Ode to Moog
associate sports editor
I guess toughness comes with the job when you are the younger sister of two sports-crazed brothers.
My sister Meghan learned pretty quickly to shake off bumps and bruises growing up, playing sports in the yard with my brother and me. Moog, as my brother and I call her, had probably gone to more soccer games before she turned 1 than most people attend in their lifetime.
Soon she grew older and my brother and I watched her develop into a fine athlete in her own right.
But then last September, she started getting really tired. She would come home from school and field hockey practice completely exhausted and complaining of being cold. At first we thought nothing of it. It was her first year in high school and she probably just wasn't used to the tougher practices. But Moog didn't get better. She was still cold and tired no matter how much rest she got.
So my mother took her to the doctor. The diagnosis wasn't good. My sister had an immune system disease known as lupus. Her body was attacking itself. Unable to distinguish between the threatening particles and her own cells, her immune system was destroying her blood cells and causing her anemia.
The doctors were amazed that she was able to even play field hockey, let alone start and be among the scoring leaders on her team. When field hockey season ended, she exchanged her cleats for a pair of sneakers and became the point guard for her basketball team without missing a beat.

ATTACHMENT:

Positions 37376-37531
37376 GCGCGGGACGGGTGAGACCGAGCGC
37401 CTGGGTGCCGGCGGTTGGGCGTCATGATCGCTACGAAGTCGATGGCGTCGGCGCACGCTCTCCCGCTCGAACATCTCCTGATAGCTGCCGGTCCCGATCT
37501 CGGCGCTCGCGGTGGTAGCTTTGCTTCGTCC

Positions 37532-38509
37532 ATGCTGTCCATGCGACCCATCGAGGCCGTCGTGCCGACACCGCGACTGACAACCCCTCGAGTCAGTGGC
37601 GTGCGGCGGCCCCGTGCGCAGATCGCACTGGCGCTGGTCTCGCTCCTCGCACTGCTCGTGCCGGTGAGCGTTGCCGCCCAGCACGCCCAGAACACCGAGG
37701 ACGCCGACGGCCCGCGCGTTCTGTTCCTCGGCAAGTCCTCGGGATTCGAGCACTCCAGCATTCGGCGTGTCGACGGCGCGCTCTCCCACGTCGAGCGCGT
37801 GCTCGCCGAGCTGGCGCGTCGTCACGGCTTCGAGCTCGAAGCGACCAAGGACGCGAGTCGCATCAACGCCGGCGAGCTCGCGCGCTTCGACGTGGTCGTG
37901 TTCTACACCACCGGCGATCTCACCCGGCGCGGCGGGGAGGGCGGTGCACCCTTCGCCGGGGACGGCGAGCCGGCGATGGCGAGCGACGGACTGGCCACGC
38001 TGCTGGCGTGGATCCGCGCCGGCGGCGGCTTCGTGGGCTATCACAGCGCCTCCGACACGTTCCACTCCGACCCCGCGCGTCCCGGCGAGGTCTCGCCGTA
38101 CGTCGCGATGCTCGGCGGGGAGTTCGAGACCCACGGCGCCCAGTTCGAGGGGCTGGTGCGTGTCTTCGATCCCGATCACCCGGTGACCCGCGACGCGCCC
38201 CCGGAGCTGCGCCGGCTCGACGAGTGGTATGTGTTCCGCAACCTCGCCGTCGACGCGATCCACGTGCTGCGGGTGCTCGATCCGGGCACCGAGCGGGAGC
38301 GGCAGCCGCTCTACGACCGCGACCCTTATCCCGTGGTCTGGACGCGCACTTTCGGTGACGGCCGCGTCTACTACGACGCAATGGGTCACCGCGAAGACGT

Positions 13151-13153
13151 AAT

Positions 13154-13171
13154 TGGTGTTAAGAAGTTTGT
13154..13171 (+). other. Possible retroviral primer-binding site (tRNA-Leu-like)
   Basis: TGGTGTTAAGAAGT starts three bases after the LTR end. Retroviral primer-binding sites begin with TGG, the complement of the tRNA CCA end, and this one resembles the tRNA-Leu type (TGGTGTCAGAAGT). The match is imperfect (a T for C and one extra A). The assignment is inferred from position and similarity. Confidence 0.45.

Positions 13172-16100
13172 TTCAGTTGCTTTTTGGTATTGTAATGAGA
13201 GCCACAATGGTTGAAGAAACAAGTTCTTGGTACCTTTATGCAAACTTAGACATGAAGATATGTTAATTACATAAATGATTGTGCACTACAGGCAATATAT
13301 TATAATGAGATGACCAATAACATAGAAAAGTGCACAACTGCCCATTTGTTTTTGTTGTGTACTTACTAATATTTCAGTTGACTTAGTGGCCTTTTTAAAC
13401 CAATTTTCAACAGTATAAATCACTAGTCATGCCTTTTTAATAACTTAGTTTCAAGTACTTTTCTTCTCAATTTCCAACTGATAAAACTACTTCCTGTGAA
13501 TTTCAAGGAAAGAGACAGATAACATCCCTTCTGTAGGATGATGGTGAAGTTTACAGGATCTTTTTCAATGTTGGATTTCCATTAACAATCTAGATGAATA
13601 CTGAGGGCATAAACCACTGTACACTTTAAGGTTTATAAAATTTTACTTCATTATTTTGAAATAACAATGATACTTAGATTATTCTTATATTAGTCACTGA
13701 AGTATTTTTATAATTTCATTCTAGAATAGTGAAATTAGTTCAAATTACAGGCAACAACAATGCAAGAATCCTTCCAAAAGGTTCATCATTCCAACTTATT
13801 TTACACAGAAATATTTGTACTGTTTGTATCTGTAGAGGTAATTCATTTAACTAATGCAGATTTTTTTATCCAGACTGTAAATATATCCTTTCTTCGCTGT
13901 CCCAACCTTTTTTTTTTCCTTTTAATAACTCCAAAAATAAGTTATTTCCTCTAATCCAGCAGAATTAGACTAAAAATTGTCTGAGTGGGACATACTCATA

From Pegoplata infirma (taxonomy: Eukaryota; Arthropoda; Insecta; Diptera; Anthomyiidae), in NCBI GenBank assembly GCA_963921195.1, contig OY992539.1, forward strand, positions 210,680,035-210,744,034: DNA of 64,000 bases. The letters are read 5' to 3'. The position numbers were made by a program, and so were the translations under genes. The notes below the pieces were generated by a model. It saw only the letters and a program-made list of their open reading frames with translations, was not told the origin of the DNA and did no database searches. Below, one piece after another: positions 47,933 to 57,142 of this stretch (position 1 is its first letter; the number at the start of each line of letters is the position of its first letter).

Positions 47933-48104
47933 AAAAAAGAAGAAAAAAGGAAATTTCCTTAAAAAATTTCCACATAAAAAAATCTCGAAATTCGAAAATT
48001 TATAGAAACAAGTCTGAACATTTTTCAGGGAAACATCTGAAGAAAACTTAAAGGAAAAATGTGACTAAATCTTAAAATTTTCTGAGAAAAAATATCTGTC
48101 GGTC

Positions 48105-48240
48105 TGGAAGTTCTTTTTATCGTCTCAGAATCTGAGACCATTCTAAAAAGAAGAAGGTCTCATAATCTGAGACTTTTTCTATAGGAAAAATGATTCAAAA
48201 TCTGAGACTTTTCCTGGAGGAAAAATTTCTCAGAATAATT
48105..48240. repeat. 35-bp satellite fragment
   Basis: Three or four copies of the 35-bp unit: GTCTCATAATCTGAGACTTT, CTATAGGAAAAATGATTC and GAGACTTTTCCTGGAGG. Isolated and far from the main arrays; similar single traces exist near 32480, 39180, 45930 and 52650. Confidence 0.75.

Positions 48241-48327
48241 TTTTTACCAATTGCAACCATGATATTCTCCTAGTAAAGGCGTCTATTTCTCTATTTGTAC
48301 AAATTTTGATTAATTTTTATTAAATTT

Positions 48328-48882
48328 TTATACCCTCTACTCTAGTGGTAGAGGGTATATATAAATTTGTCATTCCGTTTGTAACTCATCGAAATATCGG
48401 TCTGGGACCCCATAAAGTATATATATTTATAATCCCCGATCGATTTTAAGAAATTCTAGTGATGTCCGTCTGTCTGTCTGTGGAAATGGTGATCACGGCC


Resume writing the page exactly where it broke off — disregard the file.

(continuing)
Every day, Moog went to school and practice and then came home and slept for hours. One minute she would be hustling up and down the basketball court, the next she would barely have enough energy to walk to the car without help.
Week after week she went to doctor after doctor and specialist after specialist who all seemed to say different things.
But Moog never complained. She never questioned why the disease chose her. Without a complaint, she took her pills and submitted to numerous tests and blood draws by inept nurses, some who couldn't even find a vein.
I'd like to say she got her toughness from my brother and I, but I know she really got it from my mom. Throughout this whole ordeal, my mom has fought to make sure my sister gets the best treatment possible.
From battling New York traffic to get my sister to specialists in the city to arguing with school administrators who refuse to reschedule tests so my sister can go to the doctor, this disease has been just as tough on my mother as it has been on my sister.
But the light at the end of the tunnel may be in sight. The right mixtures of drugs may have finally been found and the worst could be over.
Some people say professional athletes are tough, but I know they have nothing on my mom or my sister.
All Inside Stories for Monday, January 24, 2000